The Quad

Queer history: love wins all

Caroline Fritz, Copy Editor

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(“Queer History” is a continuation of a series previously titled “A Test of Character”)

Billie Jean King is a bisexual American tennis champion, formerly No. 1 in the world. She won 39 grand slam titles and the singles title at the WTA Tour Championships among others, represented the U.S. in seven Federation Cups and nine Wightman Cups and was the Federation Cup captain for three years. In addition to being a phenomenal tennis player, King was and continues to be an advocate and pioneer for equality.

King was born in 1943 in Long Beach, California to a conservative Methodist family. She excelled at baseball and softball as a child but switched to tennis at age 11 because it was considered a more “ladylike” sport. The court she first played on was later named after her.

After high school, King attended California State University in Los Angeles but left during her third year to focus on tennis. She married Larry King in 1965. A few years later she realized her attraction to women and started an affair with her secretary that eventually caused her to come out as bisexual, making her the first prominent female athlete to do so. Larry and Billie Jean separated amicably in 1987 when King fell in love with her doubles partner, Ilana Kloss. The two currently live together in New York City and Chicago.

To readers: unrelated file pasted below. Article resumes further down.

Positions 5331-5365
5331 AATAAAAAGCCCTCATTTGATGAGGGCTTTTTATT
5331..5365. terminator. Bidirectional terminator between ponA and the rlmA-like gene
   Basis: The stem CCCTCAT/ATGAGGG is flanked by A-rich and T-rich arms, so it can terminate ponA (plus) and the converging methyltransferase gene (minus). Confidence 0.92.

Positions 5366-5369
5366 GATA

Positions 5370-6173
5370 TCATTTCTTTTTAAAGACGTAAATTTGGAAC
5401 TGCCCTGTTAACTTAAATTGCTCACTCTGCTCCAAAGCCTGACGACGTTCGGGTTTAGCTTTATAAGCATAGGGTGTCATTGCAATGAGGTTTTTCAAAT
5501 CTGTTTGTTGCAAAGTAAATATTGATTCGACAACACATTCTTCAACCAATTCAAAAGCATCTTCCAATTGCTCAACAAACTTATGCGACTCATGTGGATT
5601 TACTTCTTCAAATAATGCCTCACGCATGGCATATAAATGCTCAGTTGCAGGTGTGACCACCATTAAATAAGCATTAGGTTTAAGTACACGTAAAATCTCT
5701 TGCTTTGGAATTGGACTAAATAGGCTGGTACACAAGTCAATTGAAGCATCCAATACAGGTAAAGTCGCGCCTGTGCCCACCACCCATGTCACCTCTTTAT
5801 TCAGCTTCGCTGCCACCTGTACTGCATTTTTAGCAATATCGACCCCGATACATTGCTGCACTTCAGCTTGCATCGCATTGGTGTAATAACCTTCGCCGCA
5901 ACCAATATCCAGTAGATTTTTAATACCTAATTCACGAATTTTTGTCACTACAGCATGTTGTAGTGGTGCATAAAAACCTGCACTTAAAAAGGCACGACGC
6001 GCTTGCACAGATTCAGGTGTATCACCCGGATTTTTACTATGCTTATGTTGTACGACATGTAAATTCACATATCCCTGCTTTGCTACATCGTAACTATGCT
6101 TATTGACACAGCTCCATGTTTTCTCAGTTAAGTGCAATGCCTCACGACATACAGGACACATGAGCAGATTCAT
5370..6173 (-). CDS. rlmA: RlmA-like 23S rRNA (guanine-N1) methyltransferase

King founded both the Women’s Tennis Association and Women’s Sports Foundation and prevailed in the match billed as the “Battle of the Sexes” by the press against self-identified ”chauvinist pig” Bobby Riggs. Retired player Riggs attempted to make himself relevant by proving that even a 55-year-old man could beat a top female player. King’s win has often been heralded as a victory for gender equality.

King criticized the U.S. Lawn Tennis Association in press conferences, calling them out on corrupt practices, elitism and unequal pay. When she won the U.S. Open, King was paid $15,000 less than the male winner. King refused to play in the next Open without better pay. As a result, the U.S. Open became the first major tournament to offer equal pay in 1973. King was the first woman to earn over $100,000 in prize money. King was the leader of the effort to support the first professional women’s tennis tour in the 1970s with a team called the Virginia Slims. She later became the first president of the women players’ union, the Women’s Tennis Association.

King was one of Time’s Persons of the Year in 1975 and was awarded the Presidential Medal of Freedom for her activist work. In 1987, King was inducted into the Tennis Hall of Fame. King was appointed by President Obama in 2013 to represent the U.S. at the Winter Olympics—a significant step for LGBTQ representation in the context of LGBTQ inequality in Russia. To learn more about this phenomenal woman, readers are encouraged to enjoy the recent fictional biopic starring Emma Stone and Steve Carell entitled “Battle of the Sexes.”

Caroline Fritz is a third-year student majoring in English with minors in French and linguistics. ✉ [email protected].

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Queer history: love wins all